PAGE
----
The Fourth of July is known as one of the most dangerous days to be on the road driving. Law enforcement is well aware of the fact that most people spend Independence Day drinking. The likelihood of being pulled over on the Fourth of July increases dramatically. Police often look out for people breaking certain laws, such as driving under the influence, walking on the street with open bottles, and acting drunk in public.
Driving Under the Influence
- California Vehicle Code Section 23152: It is illegal to drive under the influence of alcohol or drugs.
- California Vehicle Code Section 23152(b): It is illegal to drive a vehicle with .08% or more of alcohol in your blood system.
- Persons under the age of 21 cannot have any alcohol in their system while driving.
Certain legal rights are often ignored by law enforcement when they stop someone for driving under the influence of any substance. A police officer must have sufficient facts to give them "probable cause" to stop, detain, and arrest you. Field sobriety tests and breathalyzer tests are not required by the law. If arrested, you must be advised of your rights before any further questioning. You must be given the choice of a breath or blood test and if you refuse, you must be made aware of the consequences. If you are given a breath test at the police station, you must also be given the opportunity to obtain a blood sample to be later tested by your DUI Defense Attorney.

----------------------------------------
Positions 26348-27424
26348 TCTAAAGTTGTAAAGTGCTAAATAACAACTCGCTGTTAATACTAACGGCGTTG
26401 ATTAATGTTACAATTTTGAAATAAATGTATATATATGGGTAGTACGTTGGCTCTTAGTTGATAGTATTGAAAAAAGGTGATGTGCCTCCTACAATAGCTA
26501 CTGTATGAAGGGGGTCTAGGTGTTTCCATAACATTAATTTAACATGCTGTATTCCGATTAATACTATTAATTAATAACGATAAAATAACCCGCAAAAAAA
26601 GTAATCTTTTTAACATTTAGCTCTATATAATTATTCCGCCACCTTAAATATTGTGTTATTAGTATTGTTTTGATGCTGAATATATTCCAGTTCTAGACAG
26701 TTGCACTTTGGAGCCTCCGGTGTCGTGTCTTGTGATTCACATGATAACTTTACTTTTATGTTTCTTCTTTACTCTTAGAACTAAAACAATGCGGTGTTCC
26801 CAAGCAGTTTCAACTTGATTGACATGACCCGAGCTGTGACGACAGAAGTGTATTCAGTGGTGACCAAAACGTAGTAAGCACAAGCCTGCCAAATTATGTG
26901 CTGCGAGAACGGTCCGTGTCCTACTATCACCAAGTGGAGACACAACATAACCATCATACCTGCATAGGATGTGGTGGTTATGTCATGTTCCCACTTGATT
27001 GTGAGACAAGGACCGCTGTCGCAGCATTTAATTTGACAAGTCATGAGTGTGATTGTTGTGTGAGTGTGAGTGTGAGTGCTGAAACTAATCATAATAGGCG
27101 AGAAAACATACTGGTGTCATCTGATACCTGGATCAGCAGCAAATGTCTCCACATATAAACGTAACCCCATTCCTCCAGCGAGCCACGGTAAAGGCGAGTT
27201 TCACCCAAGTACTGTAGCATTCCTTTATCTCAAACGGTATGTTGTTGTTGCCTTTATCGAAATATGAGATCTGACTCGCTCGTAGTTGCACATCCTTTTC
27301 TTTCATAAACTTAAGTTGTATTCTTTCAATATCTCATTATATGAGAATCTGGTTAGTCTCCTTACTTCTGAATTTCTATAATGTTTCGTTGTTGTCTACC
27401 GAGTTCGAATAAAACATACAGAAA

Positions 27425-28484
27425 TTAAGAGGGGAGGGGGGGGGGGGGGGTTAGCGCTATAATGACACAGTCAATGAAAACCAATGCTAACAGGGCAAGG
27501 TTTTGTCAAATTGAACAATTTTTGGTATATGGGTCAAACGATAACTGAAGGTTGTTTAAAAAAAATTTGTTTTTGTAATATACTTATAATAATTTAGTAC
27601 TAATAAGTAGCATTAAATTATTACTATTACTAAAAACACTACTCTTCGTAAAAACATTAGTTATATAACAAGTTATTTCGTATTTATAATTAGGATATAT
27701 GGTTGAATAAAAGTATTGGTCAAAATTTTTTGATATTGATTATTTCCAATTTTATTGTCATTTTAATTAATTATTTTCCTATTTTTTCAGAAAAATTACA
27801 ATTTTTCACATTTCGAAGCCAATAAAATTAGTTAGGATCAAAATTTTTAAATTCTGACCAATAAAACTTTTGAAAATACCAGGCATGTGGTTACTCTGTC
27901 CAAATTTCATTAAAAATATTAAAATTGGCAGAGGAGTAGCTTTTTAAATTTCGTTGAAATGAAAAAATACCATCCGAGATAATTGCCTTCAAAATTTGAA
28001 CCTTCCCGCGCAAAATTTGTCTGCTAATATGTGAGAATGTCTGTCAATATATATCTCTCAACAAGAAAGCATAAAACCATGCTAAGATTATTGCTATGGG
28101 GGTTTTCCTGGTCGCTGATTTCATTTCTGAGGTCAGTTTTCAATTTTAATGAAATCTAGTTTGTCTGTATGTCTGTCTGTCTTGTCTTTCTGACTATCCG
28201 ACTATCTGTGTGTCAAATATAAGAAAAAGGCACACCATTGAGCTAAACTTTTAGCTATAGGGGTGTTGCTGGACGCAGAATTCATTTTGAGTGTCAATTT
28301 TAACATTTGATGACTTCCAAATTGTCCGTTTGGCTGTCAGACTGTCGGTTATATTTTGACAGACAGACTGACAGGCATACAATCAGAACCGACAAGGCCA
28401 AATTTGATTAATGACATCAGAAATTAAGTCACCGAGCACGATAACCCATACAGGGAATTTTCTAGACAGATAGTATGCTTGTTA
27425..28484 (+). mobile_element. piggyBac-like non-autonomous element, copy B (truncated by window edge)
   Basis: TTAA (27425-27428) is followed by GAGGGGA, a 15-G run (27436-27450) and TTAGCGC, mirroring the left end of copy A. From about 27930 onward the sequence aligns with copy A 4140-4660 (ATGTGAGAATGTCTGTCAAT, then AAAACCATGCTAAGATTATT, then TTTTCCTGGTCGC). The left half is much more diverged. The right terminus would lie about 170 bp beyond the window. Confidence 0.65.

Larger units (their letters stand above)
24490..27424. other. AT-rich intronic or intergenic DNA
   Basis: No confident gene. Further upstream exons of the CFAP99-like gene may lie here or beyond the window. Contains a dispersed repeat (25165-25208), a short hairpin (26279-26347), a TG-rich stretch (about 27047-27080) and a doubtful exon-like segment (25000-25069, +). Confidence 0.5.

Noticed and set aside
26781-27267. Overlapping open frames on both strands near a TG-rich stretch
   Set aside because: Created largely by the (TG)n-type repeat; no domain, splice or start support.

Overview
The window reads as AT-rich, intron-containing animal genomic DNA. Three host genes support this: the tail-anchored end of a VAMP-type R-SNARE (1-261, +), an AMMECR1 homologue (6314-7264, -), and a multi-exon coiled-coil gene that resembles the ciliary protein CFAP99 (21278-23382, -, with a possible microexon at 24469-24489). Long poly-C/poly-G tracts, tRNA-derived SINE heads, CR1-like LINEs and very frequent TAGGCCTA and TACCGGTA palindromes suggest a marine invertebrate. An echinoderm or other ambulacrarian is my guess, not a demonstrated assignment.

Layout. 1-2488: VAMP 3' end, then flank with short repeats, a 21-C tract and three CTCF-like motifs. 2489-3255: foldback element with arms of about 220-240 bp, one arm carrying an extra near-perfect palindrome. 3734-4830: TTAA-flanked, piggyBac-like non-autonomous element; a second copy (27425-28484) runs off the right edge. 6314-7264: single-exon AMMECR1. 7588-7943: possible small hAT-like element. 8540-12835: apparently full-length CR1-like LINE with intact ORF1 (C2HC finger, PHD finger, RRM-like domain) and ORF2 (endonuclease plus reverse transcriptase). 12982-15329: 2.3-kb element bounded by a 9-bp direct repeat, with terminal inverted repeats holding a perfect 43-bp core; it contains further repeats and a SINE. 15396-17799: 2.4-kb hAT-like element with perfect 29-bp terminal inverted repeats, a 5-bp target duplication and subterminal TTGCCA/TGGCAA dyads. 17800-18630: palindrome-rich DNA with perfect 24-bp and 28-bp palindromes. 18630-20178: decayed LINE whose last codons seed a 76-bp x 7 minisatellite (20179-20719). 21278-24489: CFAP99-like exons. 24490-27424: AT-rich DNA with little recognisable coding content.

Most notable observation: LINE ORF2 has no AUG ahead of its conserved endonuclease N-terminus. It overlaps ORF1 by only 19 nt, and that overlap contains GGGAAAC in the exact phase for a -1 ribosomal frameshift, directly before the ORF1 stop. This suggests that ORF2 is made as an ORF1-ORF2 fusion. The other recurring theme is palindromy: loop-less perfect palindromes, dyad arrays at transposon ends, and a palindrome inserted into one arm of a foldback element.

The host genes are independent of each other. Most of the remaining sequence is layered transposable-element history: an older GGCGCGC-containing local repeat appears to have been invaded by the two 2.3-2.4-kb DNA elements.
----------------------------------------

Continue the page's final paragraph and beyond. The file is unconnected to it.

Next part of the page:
Open Container Laws
California Vehicle Code Sections 23221 through 23229 are known as open container laws. Generally, these laws make it illegal to drive in a car with a beverage that has been opened. "Open" means that the beverage has a broken seal, has been partially consumed, or was previously opened.
- California Vehicle Code Section 23224: It is illegal for a person under 21 to be in possession of an open container. This Vehicle Code Section also makes it illegal for a person under the age of 21 to drive a car that has an open container in it.
- California Vehicle Code Section 23225: Open containers must be transported in the trunk of a vehicle.
Drunk in Public
California Penal Code Section 647(f) defines being drunk in public as being unable to act in a safe manner or acting in a way that puts others in danger. Additionally, one could be cited for being drunk in public if you are obstructing the public in any way.
If you or someone you know has been arrested for drug and alcohol related offenses, Lessem, Newstat & Tooson, LLP can help. With over 50 years of experience, the attorneys of Lessem & Newstat, LLP fully understand how to protect your rights. Call now for a free consultation.